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French Cinema

French Cinema

No one doubts it. The Lumiere brothers gave birth to what may be one of the best contributions human beings can enjoy. Entertainment, denounces, documentaries, series, animation, everything we see moving on the screens is because of them, two brothers who decided to try their luck  and sought to make move the static images their father, an amateur photographer used to take.

Georges Méliès

Georges Méliès

First trials

It all begun at the end of the 19th century but historians have marked 1895 as the official year when cinematography was born. That year a film called The Arrival of a Train to La Ciotat, a short film made by the Lumière brothers, became the first ever movie in the world.

Nevertheless, it wasn’t until Georges Méliès entered to the films world that the first scripted movies were produced. Amongst his most prominent films are A Trip to the Moon, a short film made in 1902 considered to be the first science fiction movie of all times.

In the first two decades of the 20th century, French cinema became the most important across Europe and the globe, only disputing the privilege with the United States and its low cost producing capacity. In those days, Gaumont, the biggest studios in the world were in France, and produced a 6-hous epic movie about Napoleon´s life directed by the innovative Abel Gance in 1927.

The wars and their consequences

Unfortunately, the World War I consequences also touched the French film industry. Due to the strong economic depression that followed the war to recover the economies, the American films gained an important space in European and French audiences.

In order to avoid the fall of national cinema, French authorities established a law in which by every seven foreign films, a French one had to be screened on the national cinema theatres. That enforcement allowed some filmmakers like Jaques Feyder to become a pioneer of the poetic realism and the French impressionism, a genre followed by other directors such as Jean Vigo in films like The Antartid.

When the World War II was developing, the French film industry wasn’t recovered at all, and it became even harder after the Nazi invasion. However, from those though days we can enjoy Marcel Carné’s masterpiece Children of Paradise, a symbol of French nationalism that obly could be released after the war finished. The film was voted by the critics as the best ever production in French cinema.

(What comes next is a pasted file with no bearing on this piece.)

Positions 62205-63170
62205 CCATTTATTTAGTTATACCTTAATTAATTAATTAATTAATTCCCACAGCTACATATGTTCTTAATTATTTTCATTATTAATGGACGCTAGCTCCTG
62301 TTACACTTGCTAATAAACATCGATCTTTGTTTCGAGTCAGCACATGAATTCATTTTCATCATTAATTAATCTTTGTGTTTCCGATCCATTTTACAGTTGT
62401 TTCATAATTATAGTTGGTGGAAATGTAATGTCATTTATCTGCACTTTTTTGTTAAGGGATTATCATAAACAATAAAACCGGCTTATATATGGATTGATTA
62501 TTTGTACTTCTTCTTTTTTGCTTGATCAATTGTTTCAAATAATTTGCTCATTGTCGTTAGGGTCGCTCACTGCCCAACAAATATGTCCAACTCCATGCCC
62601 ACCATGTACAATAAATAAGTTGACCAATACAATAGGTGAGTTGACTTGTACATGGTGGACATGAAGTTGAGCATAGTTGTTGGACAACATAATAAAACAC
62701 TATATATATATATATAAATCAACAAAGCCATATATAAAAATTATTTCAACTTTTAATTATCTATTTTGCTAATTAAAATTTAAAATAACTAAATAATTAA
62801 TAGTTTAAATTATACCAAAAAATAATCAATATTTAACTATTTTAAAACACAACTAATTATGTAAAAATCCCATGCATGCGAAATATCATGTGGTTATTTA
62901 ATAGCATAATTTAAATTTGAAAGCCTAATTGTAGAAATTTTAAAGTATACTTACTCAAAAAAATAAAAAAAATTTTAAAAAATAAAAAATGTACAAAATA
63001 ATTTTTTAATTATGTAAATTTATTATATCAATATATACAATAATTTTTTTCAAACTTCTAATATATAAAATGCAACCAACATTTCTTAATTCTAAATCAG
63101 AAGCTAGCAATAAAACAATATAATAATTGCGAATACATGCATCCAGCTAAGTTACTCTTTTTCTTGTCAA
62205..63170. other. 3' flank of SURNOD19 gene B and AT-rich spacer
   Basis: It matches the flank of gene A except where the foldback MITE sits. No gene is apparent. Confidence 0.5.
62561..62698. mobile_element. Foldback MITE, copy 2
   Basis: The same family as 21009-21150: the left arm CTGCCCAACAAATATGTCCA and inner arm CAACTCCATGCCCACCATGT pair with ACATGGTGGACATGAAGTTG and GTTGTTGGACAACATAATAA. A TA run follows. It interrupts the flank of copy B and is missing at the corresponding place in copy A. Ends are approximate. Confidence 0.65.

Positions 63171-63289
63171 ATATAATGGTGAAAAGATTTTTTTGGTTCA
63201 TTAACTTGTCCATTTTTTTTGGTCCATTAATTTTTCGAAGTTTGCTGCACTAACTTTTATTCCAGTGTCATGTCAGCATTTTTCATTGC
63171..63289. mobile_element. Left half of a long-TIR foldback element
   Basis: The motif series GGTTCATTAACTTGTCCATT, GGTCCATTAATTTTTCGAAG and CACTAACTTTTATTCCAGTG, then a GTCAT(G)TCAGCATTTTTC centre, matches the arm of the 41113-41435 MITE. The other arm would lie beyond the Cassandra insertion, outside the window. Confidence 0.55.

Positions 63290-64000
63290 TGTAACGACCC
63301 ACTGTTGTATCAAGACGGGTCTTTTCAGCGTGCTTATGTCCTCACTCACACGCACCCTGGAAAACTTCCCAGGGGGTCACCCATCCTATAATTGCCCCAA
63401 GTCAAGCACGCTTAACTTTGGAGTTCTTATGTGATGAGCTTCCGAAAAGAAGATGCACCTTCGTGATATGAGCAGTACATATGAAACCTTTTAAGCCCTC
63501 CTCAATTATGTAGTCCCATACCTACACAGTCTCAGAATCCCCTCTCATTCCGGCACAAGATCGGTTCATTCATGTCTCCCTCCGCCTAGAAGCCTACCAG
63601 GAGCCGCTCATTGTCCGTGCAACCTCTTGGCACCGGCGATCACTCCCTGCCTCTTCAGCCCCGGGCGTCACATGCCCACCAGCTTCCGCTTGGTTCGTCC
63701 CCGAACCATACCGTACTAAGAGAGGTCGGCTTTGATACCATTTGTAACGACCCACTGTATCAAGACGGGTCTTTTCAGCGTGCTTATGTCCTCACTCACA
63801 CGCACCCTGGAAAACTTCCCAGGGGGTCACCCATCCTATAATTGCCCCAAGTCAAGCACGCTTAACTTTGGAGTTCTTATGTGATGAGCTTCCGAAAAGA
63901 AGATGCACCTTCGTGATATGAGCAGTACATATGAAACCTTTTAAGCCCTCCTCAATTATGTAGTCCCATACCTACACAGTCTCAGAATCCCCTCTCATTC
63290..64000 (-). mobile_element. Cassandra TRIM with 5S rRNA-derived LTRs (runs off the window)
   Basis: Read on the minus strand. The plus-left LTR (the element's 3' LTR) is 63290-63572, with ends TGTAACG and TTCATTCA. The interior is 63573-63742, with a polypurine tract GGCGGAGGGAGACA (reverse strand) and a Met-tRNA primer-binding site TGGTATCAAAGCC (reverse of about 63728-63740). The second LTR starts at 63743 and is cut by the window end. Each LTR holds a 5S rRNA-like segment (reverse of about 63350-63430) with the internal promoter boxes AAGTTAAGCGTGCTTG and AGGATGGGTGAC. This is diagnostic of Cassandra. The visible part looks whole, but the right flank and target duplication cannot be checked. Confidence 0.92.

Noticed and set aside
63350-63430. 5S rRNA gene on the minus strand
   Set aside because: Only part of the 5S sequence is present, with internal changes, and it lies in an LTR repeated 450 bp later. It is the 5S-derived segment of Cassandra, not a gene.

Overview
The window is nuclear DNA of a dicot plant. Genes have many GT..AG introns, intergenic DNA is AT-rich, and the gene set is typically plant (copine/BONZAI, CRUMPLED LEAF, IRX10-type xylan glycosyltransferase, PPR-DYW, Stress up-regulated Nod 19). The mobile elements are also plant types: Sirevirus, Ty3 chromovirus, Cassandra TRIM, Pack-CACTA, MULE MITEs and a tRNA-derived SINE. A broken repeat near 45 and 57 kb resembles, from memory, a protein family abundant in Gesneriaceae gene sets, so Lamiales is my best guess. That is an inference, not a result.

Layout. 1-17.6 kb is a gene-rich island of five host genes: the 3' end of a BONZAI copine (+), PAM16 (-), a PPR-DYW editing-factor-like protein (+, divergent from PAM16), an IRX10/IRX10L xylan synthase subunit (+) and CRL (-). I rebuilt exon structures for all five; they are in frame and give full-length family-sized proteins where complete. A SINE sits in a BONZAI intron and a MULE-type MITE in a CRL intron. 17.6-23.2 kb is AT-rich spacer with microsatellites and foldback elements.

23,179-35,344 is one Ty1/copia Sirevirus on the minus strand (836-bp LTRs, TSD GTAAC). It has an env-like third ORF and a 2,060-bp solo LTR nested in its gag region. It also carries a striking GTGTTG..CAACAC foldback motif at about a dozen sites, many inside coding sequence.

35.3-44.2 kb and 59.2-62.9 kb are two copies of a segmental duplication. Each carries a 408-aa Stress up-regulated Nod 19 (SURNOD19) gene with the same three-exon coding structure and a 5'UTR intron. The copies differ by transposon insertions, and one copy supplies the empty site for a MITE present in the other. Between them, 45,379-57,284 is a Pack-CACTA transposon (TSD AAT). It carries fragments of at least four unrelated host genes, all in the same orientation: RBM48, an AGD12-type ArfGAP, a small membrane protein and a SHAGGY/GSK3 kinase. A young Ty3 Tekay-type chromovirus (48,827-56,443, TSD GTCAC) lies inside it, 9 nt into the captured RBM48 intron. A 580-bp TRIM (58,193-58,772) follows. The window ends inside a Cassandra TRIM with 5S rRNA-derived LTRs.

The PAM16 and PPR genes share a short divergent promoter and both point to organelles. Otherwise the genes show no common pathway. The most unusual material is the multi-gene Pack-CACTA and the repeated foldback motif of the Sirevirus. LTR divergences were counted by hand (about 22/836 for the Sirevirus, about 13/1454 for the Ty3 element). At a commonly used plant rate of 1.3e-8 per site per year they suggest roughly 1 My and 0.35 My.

The years between the 50s and 60s witnessed new approaches for filmmaking, with political and social glances. The most prominent directors and critics during those days were André Bazin, François Truffaut, Jean-Luc Godard, Alain Resnais, Agnès Varda, Jacques Demy and Claude Chabrol and amongst the best films we reckon François Truffaut’s The 400 strokes (1958),   and Jean-Pierre Melville’s The Shadows’ Army (1969) and The Samurai (1968) starring Alain Delon.

     

Children of Paradise

Children of Paradise

La Vie en Rose

La Vie en Rose

The modern times rebirth

The following years marked a new era for french cinema. By the 80, the Fashion Cinema movement took over the industry aiming to compete with the American productions that used to focus on the style and showbiz instead of the content. A noteworthy filmmaker from that era is Jean-Jacques Beineix with his movies Diva (1981) and Betty Blue (1986).

In the 90s, French cinema recovered its lost innovation. Movies such as Delicatessen, The City of Lost Children and Amelie Poulain were in front of a new wave led by the outstanding filmmaker Jean Pierre Jeunet. He combined a pioneering photography aiming to emulate comic books with perfect amounts of comedy and drama in odd situations that only make sense along the film.

Important enough, the last decade has seen a new wave of talented and award-winning actors and directors. Proving their worth, personalities such as the actress Marion Cotillard, an Oscar and BAFTA winner for La Vie en Rose and the director Xavier Beauvois, a Goya, Cesar, BAFTA and Cannes winner, have taken French cinma to the next level.

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